User Specified Growth on an Investment using Power BI

Level: Intermediate

I wrote an article earlier this year that showed how you can take a table of future growth rates (different growth rates each year) and then calculate the future value of an investment using DAX.  I had a follow up question from Steve asking if it is possible to allow the user to select a growth rate from a slicer (same growth rate each year) and calculate the future value.  I thought that would answer that question in this blog.  The concepts in this article can be applied to NPV using the XNPV function.

What If Parameters in Power BI

I am going to use the What If Parameter feature in Power BI as part of the solution, but it could also be solved by simply adding data to tables using Home\Enter Data in Power BI or by using Power Pivot\Add to Data Model in Excel.

Load the data

First I created the 2 tables I want to use.  The first is a growth rate table.  I used the New Parameter button as shown below and added a list of possible growth rates as shown in 3 below.

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After clicking OK, Power BI does a few things.

  • It creates a new table (shown as 1).  This new table is generated via a DAX table function (2 below).
  • The new table has a single column of values (shown as 3 below).
  • The table contains a single measure that returns the currently selected value of the growth rate (4 below).

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Here is the measure that was auto-generated by the What If Parameter button.

Growth Value = SELECTEDVALUE(Growth[Growth])

And Power BI adds a slicer the the report that is connected to the table as shown below.

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Next I created a list of years, but instead of using the What If Parameter feature, I decided to simply write a new DAX table function using the GENERATESERIES table function shown above.

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I then added this new column of values into a Table onto the report canvas. I needed to change the default summarization method of this new column as I don’t want to add up the years, but instead use the years as rows on a table.  I made the change as shown below.

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I then wrote a simple “Starting Value” measure and set it to 100,000.  After the above setup, this is what I had on my report canvas.

  1. A slicer connected to my disconnected rates table (created by the What If Parameters button).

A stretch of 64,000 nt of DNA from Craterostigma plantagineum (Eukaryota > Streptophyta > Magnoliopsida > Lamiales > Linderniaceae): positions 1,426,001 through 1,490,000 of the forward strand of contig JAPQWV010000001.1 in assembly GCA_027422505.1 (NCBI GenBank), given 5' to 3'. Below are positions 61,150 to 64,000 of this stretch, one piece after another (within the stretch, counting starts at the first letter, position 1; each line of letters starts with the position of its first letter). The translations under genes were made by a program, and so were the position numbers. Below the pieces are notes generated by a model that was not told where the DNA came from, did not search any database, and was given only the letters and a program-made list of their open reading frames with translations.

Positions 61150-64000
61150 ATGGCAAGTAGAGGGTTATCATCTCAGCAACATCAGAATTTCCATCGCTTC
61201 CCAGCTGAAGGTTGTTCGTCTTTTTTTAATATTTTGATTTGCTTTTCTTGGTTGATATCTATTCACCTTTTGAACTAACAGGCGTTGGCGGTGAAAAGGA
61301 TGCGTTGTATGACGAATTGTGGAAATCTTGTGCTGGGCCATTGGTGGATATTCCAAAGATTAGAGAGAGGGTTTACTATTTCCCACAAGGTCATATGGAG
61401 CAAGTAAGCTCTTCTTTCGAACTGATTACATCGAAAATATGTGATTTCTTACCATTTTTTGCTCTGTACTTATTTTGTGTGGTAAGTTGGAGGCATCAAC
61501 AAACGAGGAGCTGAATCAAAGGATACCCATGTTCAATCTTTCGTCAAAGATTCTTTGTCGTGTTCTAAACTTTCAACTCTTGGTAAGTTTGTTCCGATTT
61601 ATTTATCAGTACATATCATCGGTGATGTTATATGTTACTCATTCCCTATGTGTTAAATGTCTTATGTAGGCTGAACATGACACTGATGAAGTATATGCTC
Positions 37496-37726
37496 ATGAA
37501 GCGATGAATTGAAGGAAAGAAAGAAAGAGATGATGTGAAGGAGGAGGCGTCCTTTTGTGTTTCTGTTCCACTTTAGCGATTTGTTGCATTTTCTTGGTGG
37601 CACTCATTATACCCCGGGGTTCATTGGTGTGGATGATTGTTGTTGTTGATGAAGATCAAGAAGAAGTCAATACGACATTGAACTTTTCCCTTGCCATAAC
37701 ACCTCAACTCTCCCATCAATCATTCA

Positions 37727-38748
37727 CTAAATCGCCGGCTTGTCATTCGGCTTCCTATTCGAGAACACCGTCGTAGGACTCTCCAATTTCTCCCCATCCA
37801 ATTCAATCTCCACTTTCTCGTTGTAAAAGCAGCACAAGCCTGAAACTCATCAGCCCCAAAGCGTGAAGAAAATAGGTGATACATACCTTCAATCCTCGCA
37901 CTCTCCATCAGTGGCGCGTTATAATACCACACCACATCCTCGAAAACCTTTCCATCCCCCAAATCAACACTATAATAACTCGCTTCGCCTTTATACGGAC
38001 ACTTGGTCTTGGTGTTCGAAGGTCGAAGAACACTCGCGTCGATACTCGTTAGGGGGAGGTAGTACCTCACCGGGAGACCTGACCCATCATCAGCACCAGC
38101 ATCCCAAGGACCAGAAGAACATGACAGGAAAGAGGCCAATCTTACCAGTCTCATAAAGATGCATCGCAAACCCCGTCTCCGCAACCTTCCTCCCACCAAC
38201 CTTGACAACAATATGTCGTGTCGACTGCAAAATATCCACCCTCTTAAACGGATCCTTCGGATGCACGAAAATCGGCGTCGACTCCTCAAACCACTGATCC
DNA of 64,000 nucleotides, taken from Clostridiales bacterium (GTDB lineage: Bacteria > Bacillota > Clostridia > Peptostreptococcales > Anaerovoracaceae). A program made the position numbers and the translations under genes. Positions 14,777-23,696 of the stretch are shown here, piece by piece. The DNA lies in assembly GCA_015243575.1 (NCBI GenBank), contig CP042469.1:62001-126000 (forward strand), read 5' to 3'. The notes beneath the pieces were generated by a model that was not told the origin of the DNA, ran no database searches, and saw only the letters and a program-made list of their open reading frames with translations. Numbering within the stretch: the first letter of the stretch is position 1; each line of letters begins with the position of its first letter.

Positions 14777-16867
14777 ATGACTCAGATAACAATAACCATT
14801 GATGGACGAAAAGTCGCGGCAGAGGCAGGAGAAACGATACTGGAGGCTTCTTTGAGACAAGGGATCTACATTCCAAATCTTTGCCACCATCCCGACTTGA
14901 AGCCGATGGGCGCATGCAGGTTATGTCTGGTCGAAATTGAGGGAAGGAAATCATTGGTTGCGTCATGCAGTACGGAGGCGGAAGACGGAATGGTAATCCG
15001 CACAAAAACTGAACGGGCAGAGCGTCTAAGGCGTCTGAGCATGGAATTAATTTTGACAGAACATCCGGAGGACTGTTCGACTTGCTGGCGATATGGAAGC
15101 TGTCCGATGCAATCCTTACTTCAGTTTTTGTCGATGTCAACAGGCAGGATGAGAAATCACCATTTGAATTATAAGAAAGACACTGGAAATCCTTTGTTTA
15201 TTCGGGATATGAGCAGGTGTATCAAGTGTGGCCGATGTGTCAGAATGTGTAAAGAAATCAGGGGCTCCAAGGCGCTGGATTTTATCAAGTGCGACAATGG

2. A table connected to my Year table (table created using GENERATESERIES)
  3. A card that shows the value of the Starting Value measure
  4. A card that shows the current selected value in the Growth slicer.

Note, even though I have 2 tables loaded, there is no relationship between these tables – they are “disconnected tables”.

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DAX formula to Forecast Future Value

The DAX formula is very similar to the one I wrote in the previous article.  Here is the formula I wrote to solve this problem in this article.

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The way this formula works is as follows.

  • Lines 2 through 4 define 2 variables. I could have used SELECTEDVALUE(Years[Years]) in line 3 and I would get the same result.
  • Starting from line 7, the PRODUCTX function iterates through a virtual table (line 8).  This virtual table contains all of the years up to the last selected year.  When the years are in a visual (such as a matrix or a table), the virtual table will include all years up to and including the current year in the row.  If there are no years selected, the virtual table will include all years in the the table.
  • Line 9 is where the actual calculation occurs.  This line of code effectively returns (1+growth)^n where n=the number of years.
  • Finally the compound growth from line 9 is multiplied by the starting value in line 11.

Here is the result

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Note that I renamed the bottom right card visual. This visual contains the Future Value measure (renamed to be “Future Value in 10 Years” in the visual.  Because there is no “filter” on the year, it calculates the future value over all of the data in the Years table (10 years in this case).

Here is my sample workbook if you want to take a look. future value fixed growth rate

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Comments

  1. Thanks for this Matt. I was on page 152 of your book Supercharge Excel when I asked that question. Page 154 does explain how you, “… cannot use a measure in a ‘simple’ CALCULATE () formula” and how you need to use FILTER () for more powerful calculations (e.g., those that incorporate measures). However, I never would’ve been able to I wrap my mind around how to harness the iterative power of PRODUCTX () for problems involving both compounding and dynamic user inputs from slicers without this post.

    I’ll be adapting this very valuable insight to PowerPivot for Excel so thanks also for going the extra mile and showing the use of a disconnected table (effectively a What If table) within this solution in addition to using Power BI’s What If Parameter feature as only the former is useful to me right now.

    As an aside, in a world where programming languages are competing for acceptance and shelf space, I’m glad to see the increasing use of variables in DAX; perhaps those who are proficient in R and other languages should be a little less smug now as business users continue to forge ahead in a language that makes sense to us because it solves the exact kinds of problems that are most meaningful to us.

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